Looking due south this evening at 9:15 PM, almost two thirds of the way up from the horizon, the bottom star of the Summer Triangle, Altair, will help guide you to a tiny constellation inside the Triangle. Above Altair, a line of moderately bright stars forms the Arrow, Sagitta, its feathers “split” on the right.

Our last good view of Comet Nishimura tomorrow morning from 5:25 to 5:40 AM, very low in the east-northeast, complimented with a fine pairing of the waning Crescent Moon to the left of the now-dazzling Venus in the east. Comet Nishimura will pass behind the Sun this Sunday, and then away from the Sun, but at an angle that keeps it too close to the Sun for viewing through October.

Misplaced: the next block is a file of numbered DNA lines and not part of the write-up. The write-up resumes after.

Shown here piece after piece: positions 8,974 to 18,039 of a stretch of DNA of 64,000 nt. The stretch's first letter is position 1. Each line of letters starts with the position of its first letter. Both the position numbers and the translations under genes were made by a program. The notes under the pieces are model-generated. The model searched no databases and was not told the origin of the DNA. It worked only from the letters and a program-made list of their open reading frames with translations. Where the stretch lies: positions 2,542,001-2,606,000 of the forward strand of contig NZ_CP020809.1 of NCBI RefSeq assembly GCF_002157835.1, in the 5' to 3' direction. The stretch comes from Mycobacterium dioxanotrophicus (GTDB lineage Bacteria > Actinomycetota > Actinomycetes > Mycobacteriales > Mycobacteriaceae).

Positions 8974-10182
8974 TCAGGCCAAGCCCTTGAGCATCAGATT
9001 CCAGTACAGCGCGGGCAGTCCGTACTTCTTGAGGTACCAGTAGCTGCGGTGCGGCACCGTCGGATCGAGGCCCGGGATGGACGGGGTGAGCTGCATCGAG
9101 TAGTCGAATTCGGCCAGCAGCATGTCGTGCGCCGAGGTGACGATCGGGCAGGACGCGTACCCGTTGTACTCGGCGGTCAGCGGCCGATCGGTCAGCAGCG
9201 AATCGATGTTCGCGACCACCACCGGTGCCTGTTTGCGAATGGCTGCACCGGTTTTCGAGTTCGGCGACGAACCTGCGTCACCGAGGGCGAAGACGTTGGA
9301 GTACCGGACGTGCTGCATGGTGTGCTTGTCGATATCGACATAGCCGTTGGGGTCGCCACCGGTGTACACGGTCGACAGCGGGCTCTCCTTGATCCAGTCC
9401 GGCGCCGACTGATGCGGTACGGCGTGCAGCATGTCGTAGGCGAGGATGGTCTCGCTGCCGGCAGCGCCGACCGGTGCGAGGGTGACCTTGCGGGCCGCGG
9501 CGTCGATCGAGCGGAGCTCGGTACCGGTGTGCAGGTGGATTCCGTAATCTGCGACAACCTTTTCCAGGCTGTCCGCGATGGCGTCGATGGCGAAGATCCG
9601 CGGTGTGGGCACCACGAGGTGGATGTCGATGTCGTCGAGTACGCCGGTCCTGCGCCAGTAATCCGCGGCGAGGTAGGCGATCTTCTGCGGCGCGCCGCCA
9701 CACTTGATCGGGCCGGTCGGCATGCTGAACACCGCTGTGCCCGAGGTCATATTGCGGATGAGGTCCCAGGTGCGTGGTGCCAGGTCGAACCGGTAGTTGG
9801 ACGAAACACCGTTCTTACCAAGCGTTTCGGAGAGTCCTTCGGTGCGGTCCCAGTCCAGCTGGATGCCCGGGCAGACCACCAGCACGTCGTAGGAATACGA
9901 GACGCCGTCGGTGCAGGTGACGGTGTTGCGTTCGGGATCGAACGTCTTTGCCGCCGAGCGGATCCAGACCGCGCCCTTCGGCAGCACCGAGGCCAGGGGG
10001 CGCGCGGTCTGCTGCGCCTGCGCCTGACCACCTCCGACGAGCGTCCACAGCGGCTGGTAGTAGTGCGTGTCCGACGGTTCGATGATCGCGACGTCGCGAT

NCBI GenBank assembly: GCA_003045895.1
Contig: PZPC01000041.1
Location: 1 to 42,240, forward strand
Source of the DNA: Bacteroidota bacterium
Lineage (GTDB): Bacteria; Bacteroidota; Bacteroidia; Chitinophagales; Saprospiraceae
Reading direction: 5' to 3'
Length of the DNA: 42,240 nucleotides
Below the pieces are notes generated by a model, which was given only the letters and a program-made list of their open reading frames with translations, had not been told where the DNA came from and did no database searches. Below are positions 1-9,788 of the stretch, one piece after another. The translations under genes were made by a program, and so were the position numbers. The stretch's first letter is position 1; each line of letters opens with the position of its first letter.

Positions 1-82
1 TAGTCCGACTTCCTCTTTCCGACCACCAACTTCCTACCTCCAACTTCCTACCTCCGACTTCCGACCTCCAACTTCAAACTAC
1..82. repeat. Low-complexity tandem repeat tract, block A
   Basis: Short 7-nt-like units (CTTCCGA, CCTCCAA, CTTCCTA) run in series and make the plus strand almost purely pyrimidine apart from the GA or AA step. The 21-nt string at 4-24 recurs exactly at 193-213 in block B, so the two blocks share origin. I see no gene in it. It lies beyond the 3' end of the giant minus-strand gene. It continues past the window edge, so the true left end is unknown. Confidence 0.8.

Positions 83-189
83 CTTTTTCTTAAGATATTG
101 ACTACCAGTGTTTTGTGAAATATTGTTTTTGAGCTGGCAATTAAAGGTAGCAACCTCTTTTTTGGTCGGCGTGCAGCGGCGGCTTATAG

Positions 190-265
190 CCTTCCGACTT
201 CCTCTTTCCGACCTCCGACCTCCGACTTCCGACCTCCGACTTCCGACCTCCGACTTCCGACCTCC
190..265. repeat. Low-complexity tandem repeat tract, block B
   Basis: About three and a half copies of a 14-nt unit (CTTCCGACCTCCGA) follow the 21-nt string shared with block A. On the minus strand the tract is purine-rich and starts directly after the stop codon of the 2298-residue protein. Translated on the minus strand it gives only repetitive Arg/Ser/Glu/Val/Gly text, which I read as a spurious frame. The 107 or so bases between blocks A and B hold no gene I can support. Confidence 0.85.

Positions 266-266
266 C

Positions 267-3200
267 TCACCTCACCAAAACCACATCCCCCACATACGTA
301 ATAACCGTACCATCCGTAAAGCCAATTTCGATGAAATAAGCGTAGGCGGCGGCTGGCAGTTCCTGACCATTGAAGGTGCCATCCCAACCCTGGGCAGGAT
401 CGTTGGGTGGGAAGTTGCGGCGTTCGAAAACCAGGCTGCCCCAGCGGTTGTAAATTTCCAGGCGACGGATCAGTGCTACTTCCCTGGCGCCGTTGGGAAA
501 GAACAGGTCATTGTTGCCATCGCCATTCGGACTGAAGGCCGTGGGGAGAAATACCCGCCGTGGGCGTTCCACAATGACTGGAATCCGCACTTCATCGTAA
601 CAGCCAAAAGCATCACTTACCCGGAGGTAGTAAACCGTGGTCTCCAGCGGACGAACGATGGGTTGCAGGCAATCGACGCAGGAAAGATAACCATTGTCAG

Arcturus now settles lower in the west by dark. The second brightest star seen in the northern latitudes, Arcturus is due west at 8:00, and sets tonight in the northwest shortly after 11 o’clock. Its brightness is a combination of distance – relatively close at 37 light years away – and its size, some 26 times the diameter of our Sun.